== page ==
Multinodular goiter: A study of malignancy risk in nondominant nodules | Ear, Nose & Throat Journal Skip to content Skip to navigation

Multinodular goiter: A study of malignancy risk in nondominant nodules

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August 24, 2017
by Jenica Su-ern Yong, MBBS, MRCS, MMED ORL; Kwok Seng Loh, MBBS, FRCS, FAMS; Bengt Fredrik Petersson, MD, PhD; Mark Thong, MBBS, MRCS, MMED ORL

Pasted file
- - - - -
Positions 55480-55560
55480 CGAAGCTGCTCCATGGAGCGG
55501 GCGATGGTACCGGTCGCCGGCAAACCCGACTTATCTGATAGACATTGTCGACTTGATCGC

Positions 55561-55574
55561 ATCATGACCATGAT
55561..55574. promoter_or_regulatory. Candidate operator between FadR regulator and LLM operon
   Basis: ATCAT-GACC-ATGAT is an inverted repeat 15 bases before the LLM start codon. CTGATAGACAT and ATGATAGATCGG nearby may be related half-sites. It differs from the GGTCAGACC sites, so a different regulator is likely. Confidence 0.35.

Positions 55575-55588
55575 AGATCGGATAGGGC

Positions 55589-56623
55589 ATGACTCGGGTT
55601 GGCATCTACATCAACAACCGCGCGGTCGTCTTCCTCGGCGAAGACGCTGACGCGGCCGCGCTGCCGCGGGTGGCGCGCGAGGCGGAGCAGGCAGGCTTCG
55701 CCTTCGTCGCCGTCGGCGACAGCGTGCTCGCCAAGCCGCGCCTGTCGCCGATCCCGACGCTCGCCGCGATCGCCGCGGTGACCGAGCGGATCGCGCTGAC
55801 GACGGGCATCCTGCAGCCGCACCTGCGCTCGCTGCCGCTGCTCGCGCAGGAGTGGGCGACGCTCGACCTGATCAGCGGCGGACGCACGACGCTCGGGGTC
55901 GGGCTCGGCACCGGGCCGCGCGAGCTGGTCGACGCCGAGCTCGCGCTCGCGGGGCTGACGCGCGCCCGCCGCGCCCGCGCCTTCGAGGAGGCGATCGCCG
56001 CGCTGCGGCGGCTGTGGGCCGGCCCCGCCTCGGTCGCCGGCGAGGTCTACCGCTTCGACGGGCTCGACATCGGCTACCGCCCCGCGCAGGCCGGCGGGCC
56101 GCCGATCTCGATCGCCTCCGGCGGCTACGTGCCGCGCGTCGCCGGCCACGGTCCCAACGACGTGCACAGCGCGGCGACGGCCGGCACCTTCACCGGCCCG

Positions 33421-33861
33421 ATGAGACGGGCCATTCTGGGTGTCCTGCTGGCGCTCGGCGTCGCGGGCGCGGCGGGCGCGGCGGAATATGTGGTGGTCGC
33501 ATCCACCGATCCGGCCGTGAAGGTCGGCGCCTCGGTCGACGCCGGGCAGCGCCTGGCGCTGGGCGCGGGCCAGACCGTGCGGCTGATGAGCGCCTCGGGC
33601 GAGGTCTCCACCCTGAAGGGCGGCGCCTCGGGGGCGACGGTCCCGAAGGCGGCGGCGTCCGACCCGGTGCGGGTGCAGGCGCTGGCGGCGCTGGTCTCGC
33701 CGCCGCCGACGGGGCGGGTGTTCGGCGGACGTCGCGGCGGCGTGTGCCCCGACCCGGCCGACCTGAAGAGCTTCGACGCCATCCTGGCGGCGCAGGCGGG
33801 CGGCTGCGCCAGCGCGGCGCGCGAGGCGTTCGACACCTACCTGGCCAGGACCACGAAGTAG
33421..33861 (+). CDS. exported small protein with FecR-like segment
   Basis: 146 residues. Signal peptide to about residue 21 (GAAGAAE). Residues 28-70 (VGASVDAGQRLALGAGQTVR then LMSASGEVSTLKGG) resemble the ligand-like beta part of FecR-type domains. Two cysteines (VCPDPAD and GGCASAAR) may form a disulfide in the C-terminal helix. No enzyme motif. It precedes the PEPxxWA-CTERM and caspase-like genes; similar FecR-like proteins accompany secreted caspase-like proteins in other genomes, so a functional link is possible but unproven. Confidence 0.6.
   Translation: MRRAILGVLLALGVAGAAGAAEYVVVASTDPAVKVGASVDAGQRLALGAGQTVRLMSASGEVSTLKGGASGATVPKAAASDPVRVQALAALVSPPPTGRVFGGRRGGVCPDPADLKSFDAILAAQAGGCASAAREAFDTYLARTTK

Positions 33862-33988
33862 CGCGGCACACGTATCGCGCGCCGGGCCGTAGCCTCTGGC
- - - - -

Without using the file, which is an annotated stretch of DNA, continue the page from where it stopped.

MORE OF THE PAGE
The long-standing belief that multinodular goiters are associated with a lower risk of developing into carcinoma has been challenged by the results of some recent studies. In addition, we have noticed in our practice that a sizable proportion of cancers have been arising from nondominant nodules. We performed a retrospective study of 223 cases to determine (1) the incidence of carcinoma in multinodular goiters that required surgical management in our local, predominantly Asian population and (2) the incidence of carcinoma arising from nondominant nodules. We reviewed the records of all patients with a multinodular goiter who had undergone a thyroidectomy over a period of more than 10 years in our Department of Otolaryngology-Head and Neck Surgery. We examined the histopathology reports for (1) the presence of carcinoma, (2) whether the carcinoma was isolated/unifocal or multifocal, (3) the histologic type of cancer, and (4) whether the isolated/unifocal cancers arose from the dominant or nondominant nodule. Our study population was made up of 47 males and 176 females, aged 15 to 90 years (mean: 53). We found that the incidence of malignancy in surgically treated multinodular goiters was 14.3% (32 of 223 patients). Of the 32 malignancies, 18 (56.3%) were isolated/unifocal and 14 (43.8%) were multifocal. In the isolated/unifocal group, 9 malignancies (50.0%) arose from nondominant nodules and 8 (44.4%) from dominant nodules; in the remaining case, the nodule of origin could not be determined. Our findings corroborate those in the recent literature in that the risk of malignancy associated with multinodular goiters is comparable to that of single thyroid nodules. We recommend that physicians be equally vigilant when monitoring dominant and nondominant nodules.

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